Modern (20th Century) Novel in English Literature: Characteristics, Features & Novelists


The modern age is essentially the age of the novel. This is the most important and popular medium in modern times. English fiction (novel) is the only literary form which can compete for popularity with the film and the radio.

The publication of new English fiction (novel) by a novelist is received now with the same enthusiastic response as a new comedy by Dryden or Congreve was received in the Restoration Period and a new volume of poems by Tennyson during the Victorian Period.

Poetry, which had for many centuries, held the supreme place in the realm of literature had lost that position. The main reason for this change is that the novel is the only literary form which meets the needs of the modern world.



The novel of the Modern Age is realistic in nature. The realistic writer is one who thinks that truth to observed facts (facts about the outer world or his own feelings) is the great thing, while an idealist writer wants to create a pleasant picture.

The modern novelist is realistic in this sense. He tries to include within the limits of the novel almost everything and not a merely one-sided view of it. Tolstoy’s War and Peace and Eliot’s Middlemarch had proven that the novel can be made as flexible as life itself.

The modern novelists have continued this experiment still further, and are trying to make the novel more elegant and flexible.

Love for Romance

Against the tendency of realism and materialism perceptible in the early years of the 20th century with an accent on the discussion of social problems, stands the tendency for the criticism of material values, and a love for sex, romance, and adventure.

The note of disillusionment against the realism in fiction and too much concentration on material values of life was sounded by psychological novelists of the age like Virginia Woolf and a few critics of modern life like Samuel Butler, Huxley, Forester etc.

Samuel Butler satirized the realism of modern civilization and its insistence on machinery in Erewhon. Virginia Woolf, too, severely criticised the Edwardian Realism.

Frank in Sexual Matters

During the Georgian Period, a new tendency began to be perceptible in English fiction, and it centred around the glorification of sex and primal human emotions and passions. The Victorian Novelists showed no interest in the naked dance of sex and their novels they preferred married love over illegal flirtation.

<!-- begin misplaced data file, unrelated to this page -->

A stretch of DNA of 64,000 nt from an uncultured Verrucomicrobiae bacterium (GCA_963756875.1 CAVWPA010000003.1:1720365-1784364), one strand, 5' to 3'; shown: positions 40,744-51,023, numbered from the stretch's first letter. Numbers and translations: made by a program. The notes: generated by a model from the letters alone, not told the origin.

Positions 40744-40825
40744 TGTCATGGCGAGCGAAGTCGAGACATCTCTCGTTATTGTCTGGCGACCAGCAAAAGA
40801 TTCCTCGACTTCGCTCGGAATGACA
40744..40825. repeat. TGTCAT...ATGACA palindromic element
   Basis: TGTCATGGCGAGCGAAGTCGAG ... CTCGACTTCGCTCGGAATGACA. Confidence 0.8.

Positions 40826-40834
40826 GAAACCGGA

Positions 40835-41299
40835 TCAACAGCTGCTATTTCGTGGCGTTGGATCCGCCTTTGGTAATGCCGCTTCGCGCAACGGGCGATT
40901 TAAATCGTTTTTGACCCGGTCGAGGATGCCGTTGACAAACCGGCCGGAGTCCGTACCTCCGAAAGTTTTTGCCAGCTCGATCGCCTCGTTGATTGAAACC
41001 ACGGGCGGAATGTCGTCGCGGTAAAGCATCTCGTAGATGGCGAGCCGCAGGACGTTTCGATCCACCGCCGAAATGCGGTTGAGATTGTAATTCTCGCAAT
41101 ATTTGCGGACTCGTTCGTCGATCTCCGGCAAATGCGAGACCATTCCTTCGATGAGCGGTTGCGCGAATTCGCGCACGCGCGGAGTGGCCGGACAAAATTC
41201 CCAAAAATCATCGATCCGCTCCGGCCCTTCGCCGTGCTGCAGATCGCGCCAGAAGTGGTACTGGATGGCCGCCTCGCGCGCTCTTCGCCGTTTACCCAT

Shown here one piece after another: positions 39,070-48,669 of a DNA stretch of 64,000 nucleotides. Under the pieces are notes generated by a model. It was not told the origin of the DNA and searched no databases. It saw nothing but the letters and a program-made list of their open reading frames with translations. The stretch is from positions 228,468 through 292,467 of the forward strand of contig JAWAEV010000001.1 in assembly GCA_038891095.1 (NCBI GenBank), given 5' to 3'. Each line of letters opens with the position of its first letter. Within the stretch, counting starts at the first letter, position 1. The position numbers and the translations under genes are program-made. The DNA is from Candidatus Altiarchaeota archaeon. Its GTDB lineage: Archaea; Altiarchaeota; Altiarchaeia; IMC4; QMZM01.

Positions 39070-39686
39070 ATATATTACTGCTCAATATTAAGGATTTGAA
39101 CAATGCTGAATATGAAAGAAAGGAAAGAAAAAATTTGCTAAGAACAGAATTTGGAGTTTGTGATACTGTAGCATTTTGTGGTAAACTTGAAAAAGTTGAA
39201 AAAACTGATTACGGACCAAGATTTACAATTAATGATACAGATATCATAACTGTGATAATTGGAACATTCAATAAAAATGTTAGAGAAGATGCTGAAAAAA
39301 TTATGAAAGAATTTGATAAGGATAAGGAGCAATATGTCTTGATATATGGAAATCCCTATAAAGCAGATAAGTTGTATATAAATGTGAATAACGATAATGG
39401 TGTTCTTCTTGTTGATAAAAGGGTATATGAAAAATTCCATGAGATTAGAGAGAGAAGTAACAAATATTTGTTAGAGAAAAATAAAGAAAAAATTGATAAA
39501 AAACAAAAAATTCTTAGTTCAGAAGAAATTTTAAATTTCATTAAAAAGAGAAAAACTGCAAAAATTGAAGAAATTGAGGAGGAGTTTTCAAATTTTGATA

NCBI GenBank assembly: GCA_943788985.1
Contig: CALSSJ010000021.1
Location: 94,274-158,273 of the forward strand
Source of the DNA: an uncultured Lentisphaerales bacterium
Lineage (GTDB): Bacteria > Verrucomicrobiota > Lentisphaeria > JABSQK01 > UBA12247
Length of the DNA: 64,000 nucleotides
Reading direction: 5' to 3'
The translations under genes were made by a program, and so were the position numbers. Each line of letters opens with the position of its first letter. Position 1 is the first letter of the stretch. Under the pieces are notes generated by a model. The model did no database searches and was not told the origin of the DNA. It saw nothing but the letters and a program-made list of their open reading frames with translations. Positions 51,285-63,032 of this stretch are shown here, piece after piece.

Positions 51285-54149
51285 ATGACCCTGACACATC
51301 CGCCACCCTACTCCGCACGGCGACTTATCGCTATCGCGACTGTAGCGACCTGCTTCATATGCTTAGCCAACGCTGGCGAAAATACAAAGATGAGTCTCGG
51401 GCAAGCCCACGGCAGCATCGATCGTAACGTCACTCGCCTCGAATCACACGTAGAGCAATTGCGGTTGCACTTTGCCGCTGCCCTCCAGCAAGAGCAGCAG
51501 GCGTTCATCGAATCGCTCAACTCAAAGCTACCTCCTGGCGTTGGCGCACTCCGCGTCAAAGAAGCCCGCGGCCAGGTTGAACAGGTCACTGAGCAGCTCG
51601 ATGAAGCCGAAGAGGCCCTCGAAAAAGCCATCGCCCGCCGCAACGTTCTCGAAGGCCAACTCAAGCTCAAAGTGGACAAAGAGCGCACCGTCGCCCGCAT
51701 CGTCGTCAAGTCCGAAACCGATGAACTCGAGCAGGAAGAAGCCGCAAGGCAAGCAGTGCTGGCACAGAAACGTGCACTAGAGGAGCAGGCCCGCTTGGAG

The Victorian’s anti-sexuality got a great jolt by the Georgian novelists who presented sex-relationships in their novels. Sexual frankness is used by writers like D.H. Lawrence.

The result is that whereas the earlier English novel generally dealt with the theme of the relation between gentility and morality, the modern novel deals with the relationship between loneliness and love.

Stream of Consciousness Technique

According to Diaches, Stream of Consciousness is a means of escape from the tyranny of the time dimension.

The stream of consciousness technique is a revolutionary modern technique which had tried to transform the art of narrative almost in every respect. The first user of this technique was the French novelist Edouard Dujardin.

The phrase “Stream of Consciousness” however was coined by the psychologist William James who wrote Principles of Psychology (1890).

By calling consciousness a stream, James meant that human consciousness in something fluid; it is an unbroken current of feelings, impressions, fantasies, half-formed thoughts and awareness in general. Consciousness is continuity like time and is independent of time.

At any given instance of time, an individual’s consciousness may not be entirely concerned with the present. He may be living through an experience of the past or fantasies about the future.


The Stream of Consciousness Technique bestows at least three major advantages on the novelists. They are:

  • Freedom from the constraints of time
  • Complete objectivity
  • Greater inwardness and profundity


There are mainly two disadvantages;

  • Disregard for material/outer reality.
  • Lack of form and pattern and even meaning

Novel of Ideas

In the first decades of the 20th century, English fiction was mainly confined to the discussion of problems, confronting us in social life. The Edwardian novel was essentially a novel of ideas including in its scope, a free discussion of all kinds of ideas; scientific, social, political industrial and so forth.

The Edwardian novelists considered it to be a sin to escape into a world of romance and psychology when the gaping wounds of social life were pleading for reform and healthy treatment.

H.G. Wells, Galsworthy, Arnold Bennet particularly centralized their attention to the social problems of their times and made the novel an instrument of social propaganda.